Wed, Apr 08, 2009 - Page 1 News List

Lawmakers say better protection needed for boats

STAFF WRITER, WITH CNA

Legislators across party lines yesterday urged the government to draw up measures to better protect the nation’s fishing fleet after a Taiwanese deep-sea fishing vessel was hijacked in the Indian Ocean.

Pirates wrested control of the Win Far 161 near the Seychelles on Monday.

Chinese Nationalist Party (KMT) caucus deputy secretary-general Lin Hung-chih (林鴻池) said future hijackings were a risk the government must consider.

“We need to study what resources are available to us,” Lin said. “Although we do not have diplomatic ties with many countries and the government may have some reservations about sending out military vessels to protect our fishing boats, the government should still draw up feasible plans [to do so].”

KMT Legislator Chang Hsien-yao (張顯耀) of the Foreign and National Defense Committee said the government should consider dispatching military vessels to protect fishing boats. It would also improve the nation’s visibility abroad, Chang said.

“Both the National Security Bureau and the Ministry of National Defense [MND] have said before that they would take action to protect fishermen, but their words speak louder than their actions. We feel the government needs to shoulder the responsibility for Monday’s hijacking,” Democratic Progressive Party (DPP) Legislator Tsai Huang-liang (蔡煌瑯) said.

The Ministry of Foreign Affairs (MOFA) yesterday said it was closely monitoring the movement of the Win Far 161, but had no news regarding the safety of its crew members.

Of the 30 crew members, two, the skipper and the first engineer, are Taiwanese, five are Chinese, 17 are Filipinos and six are Indonesian.

“The ministry cannot confirm any casualties ... because we lost contact with the vessel yesterday,” MOFA spokesman Henry Chen (陳銘政) said yesterday morning. “But based on past experience, their safety should not be a problem if the pirates are only looking to collect a ransom.”

The hijackers have yet to demand a ransom, he said.

MOFA is trying to obtain updates on the situation through its representative office in South Africa and has sought the assistance of the UK Maritime Trade Organization, the maritime liaison office of the US’ Bahrain-based Fifth Fleet, the Seychelles fishery bureau and the Somali harbor bureau.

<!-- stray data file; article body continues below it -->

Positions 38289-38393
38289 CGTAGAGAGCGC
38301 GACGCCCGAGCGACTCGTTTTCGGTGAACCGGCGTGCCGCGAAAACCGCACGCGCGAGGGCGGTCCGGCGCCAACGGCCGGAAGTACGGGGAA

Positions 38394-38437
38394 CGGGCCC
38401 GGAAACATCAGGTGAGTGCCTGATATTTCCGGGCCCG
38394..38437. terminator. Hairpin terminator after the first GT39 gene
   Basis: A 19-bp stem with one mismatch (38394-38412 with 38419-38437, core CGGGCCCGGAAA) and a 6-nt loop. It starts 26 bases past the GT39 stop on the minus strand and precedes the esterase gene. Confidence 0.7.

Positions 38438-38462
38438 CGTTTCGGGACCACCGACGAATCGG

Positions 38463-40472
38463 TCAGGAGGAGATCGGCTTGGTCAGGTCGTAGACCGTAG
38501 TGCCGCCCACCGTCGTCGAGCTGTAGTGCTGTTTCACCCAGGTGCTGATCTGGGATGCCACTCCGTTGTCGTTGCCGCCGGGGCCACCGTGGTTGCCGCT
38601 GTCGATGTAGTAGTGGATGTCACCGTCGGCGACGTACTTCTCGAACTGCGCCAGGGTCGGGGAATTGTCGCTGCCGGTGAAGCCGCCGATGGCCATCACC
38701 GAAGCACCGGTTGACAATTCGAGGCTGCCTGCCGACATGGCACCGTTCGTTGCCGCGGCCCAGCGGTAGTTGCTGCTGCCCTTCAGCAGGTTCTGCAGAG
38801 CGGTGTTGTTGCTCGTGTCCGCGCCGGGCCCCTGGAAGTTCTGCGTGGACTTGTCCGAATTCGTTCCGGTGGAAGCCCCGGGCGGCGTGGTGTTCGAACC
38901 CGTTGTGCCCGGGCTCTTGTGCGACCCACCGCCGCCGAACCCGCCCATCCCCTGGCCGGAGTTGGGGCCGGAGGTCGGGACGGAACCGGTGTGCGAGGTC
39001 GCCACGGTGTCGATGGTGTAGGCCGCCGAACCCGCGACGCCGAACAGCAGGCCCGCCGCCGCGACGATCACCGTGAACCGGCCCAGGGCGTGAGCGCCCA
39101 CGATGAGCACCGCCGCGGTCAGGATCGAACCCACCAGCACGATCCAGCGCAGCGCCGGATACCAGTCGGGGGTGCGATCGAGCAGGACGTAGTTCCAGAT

The ministry was in contact with the US and the UK on rescuing the fishermen, Chen said.

Later yesterday, the Central News Agency reported that Chinese Foreign Ministry spokeswoman Jiang Yu (姜瑜) said China would help rescue the vessel.

In response, Chen said the ministry appreciated the offer.

“We thank all countries that have expressed concern over the situation,” he said.

When asked for comment, KMT caucus secretary-general Yang Chiung-ying (楊瓊瓔) said the party was thankful for China’s gesture.

Tsai said: “If China helps rescue the vessel, we would welcome it, but it would be based on international humane concerns.”

But relying on outside help is not a long-term solution, he said.

Separately, the ministry said yesterday the Navy was capable of protecting Taiwanese vessels, but details needed to be discussed before deploying ships to the site of the hijacking.

“The fleet would have to sail through [the waters of] many countries that do not have diplomatic relations with Taiwan,” MND Spokesman Major General Yu Sy-tue (虞思祖) said.

ADDITIONAL REPORTING BY FLORA WANG, MEGGIE LU,JIMMY CHUANG AND MO YAN-CHIH

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